Images of a Replisome Offer a New Look at DNA Replication

By Cerise Carey

DNA Replication

Scientists have never been able to capture an image of the molecules behind DNA replication until now. A team of researchers from Stony Brook University, Brookhaven National Laboratory, and Rockefeller University, including Dr. Huilin Li of Stony Brook University’s Department of Biochemistry and Cell Biology, were able to produce the first real structural image of a replisome using electron microscopy techniques. A replisome is the protein complex made up of two polymerases and a helicase that carries out DNA replication. It was previously believed that the two polymerases were located at the back of the replisome complex. However, the team’s first-ever images of a replisome showed something different: one of the polymerases is located at the back of the protein, while the other is on the front. This would mean that before DNA replication, one split DNA strand would need to thread back through or around the complex in order to reach the polymerase at the front. These new findings are monumental in our understanding of the mechanisms of DNA replication. Further research should look into the functional implications of these findings, as well as the relation between this unexpected replisome shape and biological processes.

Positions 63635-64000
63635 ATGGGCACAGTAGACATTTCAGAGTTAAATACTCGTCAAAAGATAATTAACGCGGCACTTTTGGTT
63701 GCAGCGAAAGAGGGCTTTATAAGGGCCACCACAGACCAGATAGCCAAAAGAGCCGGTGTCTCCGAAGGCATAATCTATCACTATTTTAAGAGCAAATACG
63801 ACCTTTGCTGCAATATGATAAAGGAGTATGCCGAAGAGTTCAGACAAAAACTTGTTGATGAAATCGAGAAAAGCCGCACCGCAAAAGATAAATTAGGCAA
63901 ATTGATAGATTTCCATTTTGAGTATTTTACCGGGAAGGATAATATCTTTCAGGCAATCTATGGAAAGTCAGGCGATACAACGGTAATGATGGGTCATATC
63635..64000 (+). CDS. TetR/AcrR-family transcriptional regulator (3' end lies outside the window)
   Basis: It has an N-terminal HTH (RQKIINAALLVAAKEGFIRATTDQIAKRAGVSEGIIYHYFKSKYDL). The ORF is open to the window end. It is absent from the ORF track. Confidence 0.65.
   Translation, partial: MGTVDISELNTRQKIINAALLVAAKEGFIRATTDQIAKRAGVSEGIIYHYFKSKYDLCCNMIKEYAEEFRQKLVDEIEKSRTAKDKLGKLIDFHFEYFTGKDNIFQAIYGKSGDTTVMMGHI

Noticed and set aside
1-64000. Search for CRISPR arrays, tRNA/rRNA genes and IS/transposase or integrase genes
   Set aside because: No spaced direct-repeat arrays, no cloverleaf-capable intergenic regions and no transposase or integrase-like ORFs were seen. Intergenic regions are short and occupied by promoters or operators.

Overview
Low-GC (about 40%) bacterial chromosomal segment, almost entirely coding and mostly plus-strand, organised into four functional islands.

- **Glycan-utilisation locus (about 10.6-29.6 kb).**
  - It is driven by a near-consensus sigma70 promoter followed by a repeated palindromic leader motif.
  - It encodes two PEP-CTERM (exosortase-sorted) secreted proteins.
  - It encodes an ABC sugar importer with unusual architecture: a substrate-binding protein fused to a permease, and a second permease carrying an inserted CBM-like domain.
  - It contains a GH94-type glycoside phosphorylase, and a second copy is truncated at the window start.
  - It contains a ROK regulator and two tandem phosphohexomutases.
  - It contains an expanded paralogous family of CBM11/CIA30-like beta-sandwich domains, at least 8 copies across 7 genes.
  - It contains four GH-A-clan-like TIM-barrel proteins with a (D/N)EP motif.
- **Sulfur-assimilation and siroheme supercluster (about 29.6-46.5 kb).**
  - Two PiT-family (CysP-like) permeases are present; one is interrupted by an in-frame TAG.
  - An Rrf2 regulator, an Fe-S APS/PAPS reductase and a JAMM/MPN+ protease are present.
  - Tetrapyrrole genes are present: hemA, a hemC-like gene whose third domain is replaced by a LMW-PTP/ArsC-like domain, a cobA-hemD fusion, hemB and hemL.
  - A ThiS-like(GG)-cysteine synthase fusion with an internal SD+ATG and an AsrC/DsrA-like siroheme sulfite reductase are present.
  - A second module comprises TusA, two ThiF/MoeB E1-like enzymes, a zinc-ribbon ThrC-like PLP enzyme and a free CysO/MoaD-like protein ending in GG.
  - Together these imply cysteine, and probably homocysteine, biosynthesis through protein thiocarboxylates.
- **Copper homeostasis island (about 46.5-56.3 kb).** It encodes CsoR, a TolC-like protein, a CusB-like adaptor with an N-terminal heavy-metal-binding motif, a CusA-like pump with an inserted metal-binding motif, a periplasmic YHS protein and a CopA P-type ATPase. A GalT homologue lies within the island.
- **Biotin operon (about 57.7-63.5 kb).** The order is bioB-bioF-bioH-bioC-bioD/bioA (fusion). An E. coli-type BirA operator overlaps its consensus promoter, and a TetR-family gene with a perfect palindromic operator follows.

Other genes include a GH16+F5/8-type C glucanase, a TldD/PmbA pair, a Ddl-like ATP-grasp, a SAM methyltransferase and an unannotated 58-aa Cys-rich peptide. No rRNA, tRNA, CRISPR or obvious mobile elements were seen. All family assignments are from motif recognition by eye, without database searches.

Research team achieves first image of molecular machinery that copies DNA. Stony Brook Newsroom. (2015).

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